The story of the Polish 307 Squadron which was based at Exeter from 1941-1943, will be presented in English and starts on Sunday 3rd of May at 4pm British time and includes interviews with veterans. You can watch this event, a first for our organisation, on our Facebook page  You will still be able to watch us even if you do not have a Facebook account - just visit our Facebook page and scroll down to the live video.
307 Squadron Live! is part of Polish Heritage Day 2020 with the support of the Polish Cultural Institute.
#PLHeritageDays  #PolesinUK Please find attached our poster for the event. Any assistance in helping us publicise 307 Squadron Live would be greatly appreciated.
We hope that you can join us on 3rd May for this live broadcast.

Stay safe and well. Best wishes,

Michael Parrott, Andrzej Michalski, Marcin Piórkowski 

Sunday, 29 March 2020

Programme from September 2020

A programme of events is planned to start in September 2020 and will run for the academic year.
Here's the  plan so far:
Rather than have a raffle to cover expenses, we will charge £4 for a yearly membership, £6 for a Family yearly membership. Members will have free admission to  meetings. Non-members will be welcome, for an admission charge of £2.
To invite speakers to our meetings
To visit places.

In the summer of 2021, we propose The Starcross Antiques Roadshow. We will ask valuers from local auction houses to come along to estimate how much the antiques you bring might be worth. We will also invite anyone to bring a stall to sell antiques. Existing members may bring a stall for no charge. Otherwise, the charge will be £10 for a stall. 
Since we will be renting the Starcross Sportsfield, we might as well have some other Vintage Happenings... maybe some Vintage Fairground Games, An Old Fashion Fancy Dress Show, a Pet Show and/or some silly races (egg&spoon, 3-legged, wheelbarrow etc).

We'll need help. Please get in touch
Monica Lang 01626 890650

Tuesday, 17 March 2020

Devon Rural Archive closed due to coronavirus

Important information from the Archive

Important Information

The DRA Response to Coronavirus COVID-19

Following yesterday's announcement by the Prime Minister, concerning self-isolation and avoiding non-essential contact and travel, we have taken the decision to close the Archive for the remainder of March and all of April 2020. As a result all events planned for this period will be cancelled or postponed.

During our closed period there will be a skeleton staff in the office each day to respond to enquiries, carry out essential maintenance and general housekeeping tasks.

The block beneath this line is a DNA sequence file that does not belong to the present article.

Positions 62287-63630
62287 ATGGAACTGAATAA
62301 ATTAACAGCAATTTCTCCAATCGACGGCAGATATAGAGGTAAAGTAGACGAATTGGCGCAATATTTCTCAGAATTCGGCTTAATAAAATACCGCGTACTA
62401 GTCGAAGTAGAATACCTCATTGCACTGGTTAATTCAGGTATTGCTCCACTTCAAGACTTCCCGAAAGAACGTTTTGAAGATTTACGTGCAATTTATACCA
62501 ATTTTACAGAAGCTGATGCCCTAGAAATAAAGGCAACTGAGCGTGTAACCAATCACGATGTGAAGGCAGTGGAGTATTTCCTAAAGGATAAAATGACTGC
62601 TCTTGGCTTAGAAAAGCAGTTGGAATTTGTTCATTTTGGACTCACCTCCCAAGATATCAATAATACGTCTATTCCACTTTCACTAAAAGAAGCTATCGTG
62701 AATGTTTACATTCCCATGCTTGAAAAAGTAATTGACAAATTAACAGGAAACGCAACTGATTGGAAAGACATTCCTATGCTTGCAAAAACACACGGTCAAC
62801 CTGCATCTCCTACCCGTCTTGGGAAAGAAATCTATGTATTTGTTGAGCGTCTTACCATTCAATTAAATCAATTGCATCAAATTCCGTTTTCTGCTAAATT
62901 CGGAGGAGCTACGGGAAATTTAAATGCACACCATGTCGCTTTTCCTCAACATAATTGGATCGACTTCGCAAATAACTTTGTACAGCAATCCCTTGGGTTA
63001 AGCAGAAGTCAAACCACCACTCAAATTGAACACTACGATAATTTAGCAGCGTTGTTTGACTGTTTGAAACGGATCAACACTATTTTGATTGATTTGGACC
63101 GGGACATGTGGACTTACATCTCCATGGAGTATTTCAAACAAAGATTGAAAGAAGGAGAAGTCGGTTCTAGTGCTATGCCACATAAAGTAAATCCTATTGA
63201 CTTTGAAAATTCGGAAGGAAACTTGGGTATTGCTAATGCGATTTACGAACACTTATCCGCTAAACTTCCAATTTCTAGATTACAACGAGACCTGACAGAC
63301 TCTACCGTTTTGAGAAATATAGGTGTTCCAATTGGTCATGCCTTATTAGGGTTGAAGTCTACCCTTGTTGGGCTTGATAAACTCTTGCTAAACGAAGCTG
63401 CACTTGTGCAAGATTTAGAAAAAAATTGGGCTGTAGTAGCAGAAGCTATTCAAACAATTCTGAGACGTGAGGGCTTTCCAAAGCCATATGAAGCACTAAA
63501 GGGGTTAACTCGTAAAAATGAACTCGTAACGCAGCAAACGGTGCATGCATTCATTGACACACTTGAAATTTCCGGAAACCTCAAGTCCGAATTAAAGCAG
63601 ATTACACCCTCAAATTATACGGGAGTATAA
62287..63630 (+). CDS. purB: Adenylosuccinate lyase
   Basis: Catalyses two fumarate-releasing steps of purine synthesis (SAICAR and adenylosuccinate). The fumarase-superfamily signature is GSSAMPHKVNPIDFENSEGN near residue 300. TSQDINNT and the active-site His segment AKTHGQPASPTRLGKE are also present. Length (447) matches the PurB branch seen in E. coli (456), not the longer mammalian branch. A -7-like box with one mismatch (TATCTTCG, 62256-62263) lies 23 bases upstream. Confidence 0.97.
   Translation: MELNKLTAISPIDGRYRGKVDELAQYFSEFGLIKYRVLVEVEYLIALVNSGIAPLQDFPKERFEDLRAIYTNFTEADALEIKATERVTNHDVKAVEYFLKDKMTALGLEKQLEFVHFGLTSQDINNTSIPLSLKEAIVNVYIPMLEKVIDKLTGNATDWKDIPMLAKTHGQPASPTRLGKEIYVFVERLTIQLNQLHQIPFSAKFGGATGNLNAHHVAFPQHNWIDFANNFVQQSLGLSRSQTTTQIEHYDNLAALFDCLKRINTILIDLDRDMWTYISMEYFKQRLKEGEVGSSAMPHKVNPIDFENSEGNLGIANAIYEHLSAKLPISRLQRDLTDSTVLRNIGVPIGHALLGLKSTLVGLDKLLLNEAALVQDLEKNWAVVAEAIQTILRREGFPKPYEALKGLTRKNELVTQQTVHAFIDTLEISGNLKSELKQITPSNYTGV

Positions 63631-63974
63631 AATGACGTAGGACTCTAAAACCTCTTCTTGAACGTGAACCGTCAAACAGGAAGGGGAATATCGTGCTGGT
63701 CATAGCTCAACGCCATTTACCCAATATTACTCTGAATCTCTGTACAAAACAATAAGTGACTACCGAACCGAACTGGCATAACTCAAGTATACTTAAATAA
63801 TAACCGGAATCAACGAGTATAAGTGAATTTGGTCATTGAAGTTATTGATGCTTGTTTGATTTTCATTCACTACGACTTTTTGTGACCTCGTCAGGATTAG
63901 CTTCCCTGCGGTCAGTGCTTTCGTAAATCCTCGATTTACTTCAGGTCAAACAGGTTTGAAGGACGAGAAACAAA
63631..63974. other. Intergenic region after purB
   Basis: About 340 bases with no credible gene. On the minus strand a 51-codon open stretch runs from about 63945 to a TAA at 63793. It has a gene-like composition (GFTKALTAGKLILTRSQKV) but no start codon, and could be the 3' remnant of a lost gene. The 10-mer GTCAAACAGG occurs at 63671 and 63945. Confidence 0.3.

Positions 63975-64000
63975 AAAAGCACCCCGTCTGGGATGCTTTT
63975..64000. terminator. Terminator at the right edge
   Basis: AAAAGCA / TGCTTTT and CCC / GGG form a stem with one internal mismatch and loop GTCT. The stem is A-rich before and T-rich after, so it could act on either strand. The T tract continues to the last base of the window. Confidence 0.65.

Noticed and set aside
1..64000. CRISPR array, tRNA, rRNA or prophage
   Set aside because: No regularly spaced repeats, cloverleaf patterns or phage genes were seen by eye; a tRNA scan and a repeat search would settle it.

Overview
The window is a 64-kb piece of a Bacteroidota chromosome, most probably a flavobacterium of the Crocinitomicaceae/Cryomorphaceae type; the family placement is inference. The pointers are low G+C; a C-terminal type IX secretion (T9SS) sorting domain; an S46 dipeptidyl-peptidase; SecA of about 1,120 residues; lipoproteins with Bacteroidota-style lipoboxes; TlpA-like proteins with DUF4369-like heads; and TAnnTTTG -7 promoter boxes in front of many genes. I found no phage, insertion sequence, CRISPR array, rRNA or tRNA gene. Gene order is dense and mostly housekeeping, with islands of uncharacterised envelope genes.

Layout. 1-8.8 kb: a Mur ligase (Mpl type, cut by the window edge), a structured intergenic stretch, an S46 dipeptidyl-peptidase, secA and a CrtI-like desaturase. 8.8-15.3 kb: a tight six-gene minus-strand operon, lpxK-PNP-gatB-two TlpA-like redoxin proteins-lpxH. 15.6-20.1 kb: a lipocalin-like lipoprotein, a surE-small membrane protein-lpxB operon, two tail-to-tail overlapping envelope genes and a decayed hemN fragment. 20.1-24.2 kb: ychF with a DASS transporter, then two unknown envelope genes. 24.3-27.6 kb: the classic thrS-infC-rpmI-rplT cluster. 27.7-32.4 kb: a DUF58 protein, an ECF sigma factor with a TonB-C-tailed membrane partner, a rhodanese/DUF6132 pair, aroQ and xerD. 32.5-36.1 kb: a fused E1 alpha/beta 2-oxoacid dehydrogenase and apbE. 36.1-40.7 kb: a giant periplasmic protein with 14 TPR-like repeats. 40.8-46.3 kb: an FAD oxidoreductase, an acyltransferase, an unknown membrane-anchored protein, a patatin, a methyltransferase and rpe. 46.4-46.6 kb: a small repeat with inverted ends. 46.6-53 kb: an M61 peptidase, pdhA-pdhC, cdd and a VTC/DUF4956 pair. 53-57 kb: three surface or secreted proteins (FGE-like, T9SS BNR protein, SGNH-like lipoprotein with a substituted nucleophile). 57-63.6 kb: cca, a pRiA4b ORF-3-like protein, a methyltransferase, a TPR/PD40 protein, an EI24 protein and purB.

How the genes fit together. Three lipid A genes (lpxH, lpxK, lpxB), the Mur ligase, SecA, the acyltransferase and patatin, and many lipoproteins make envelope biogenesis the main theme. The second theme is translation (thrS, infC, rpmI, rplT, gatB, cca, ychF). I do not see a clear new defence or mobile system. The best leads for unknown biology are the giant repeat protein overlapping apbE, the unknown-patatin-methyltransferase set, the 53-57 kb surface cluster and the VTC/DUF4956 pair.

We will review the situation in early April, and will keep you updated on developments at the Archive.


Cancelled Events
Thursday 2nd April 2020 - Plymouth in 1620.

Monday 20th April 2020 - Unlock the secrets of your home

Tuesday 21st April 2020 - Tour of Shilstone House and Garden

Tuesday 28th April 2020 - Picture Scanning Day

It is our intention to reschedule as many of these events as possible, once normal service has been resumed.


Ticket holders
Please note that if you have purchased a ticket for any of the events listed above, we will happily transfer your booking to a future event of equal value or give you a credit towards an alternative booking.

If you have any queries please feel free to contact us on 01548 830832 or email


Things to do whilst in self-isolation

If you are looking for something to occupy your time whilst you self-isolate, why not sort through your own archives and see what items you might like to donate to the DRA!

Archive Opening Times

The Archive is now closed until further notice.

Data Protection
The DRA operates an 'opt-in' service for its mailing list, and you can unsubscribe at any time. To stop receiving information from the DRA, please click the link at the bottom of this email. If you have any queries about the data we hold, or how it is being used or stored, please contact the office.

Copyright © 2020 Devon Rural Archive.
All rights reserved.
Devon Rural Archive, Shilstone, Modbury, Devon PL21 0TW.
01548 830832
Part of The Fenwick Charitable Trust, Registered Charity Number 1007957

Devon Rural Archive . Devon Rural Archive . Shilstone . Modbury, Devon PL21 0TW . 

Monday, 16 March 2020

Postponed meet

POSTPONEMENT Weds, 18th March Meeting - Starcross History - 7.30 p.m. Starcross School

Dear Friends,